Caregivers sometimes develop concern that not enough skin was removed during newborn circumcision. These newborn circumcisions are most often done using special devises, either “plastibells” or “Gomcos”, placing a protective cup over the head of the penis and then pulling the foreskin over and removing it. They are reliable devices when used properly, and newborn circumcision has very few complications.
The most common reason caregivers become concerned about possible excess skin is that healthy babies develop fat around the base of the penis (and in their thighs) that pushes the skin out to look too long. To verify that, we simply push the fat out of the way with our fingers at the base of the penis at the top and bottom and observe to see if there is excess. It is uncommon the find true excess skin after a newborn circumcision that needs surgical revision. Minor excess seems to correct itself at puberty, and we do not have teenagers requesting circumcision revision for excessive skin. No special care is needed by caregivers if there is a minor excess of skin. Adhesions that develop around the head of the penis typically improve on their own after toilet training.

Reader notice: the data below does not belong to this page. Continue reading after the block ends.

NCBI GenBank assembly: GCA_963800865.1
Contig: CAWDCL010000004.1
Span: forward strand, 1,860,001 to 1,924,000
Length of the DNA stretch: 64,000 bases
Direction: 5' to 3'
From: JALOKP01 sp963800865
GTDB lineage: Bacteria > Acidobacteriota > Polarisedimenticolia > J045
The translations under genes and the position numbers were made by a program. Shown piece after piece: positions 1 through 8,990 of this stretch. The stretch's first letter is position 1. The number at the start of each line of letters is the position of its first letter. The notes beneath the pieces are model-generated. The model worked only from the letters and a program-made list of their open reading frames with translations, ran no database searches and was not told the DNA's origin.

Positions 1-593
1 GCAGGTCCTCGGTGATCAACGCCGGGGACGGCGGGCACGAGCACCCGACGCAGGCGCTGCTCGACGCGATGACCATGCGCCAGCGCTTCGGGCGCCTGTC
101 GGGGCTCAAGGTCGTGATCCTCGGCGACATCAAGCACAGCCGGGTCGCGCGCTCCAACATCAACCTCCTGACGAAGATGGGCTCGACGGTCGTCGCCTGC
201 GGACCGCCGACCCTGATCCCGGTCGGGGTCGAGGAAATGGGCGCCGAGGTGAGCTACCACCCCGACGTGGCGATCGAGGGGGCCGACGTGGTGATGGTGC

Rarely, excess skin is present despite a prior circumcision. When several centimeters of extra skin can be seen even when pushing the pubic (baby) fat away, a redo circumcision to remove the excess may be recommended. This involves a minor outpatient procedure.
This boy appears to have too much skin after his newborn circumcision, and the head of the penis is not visible (A). However, when the normal fat around the penis is pushed away (B) it is seen that the penis is normal and there is not too much skin. No surgery or other treatment is needed and with time the penis will become more obvious as the infant loses his baby fat, usually before starting school.
Much less commonly, excess skin is present despite a prior circumcision. In this boy, several centimeters of extra skin is evident (A), even when pushing back the baby fat (B).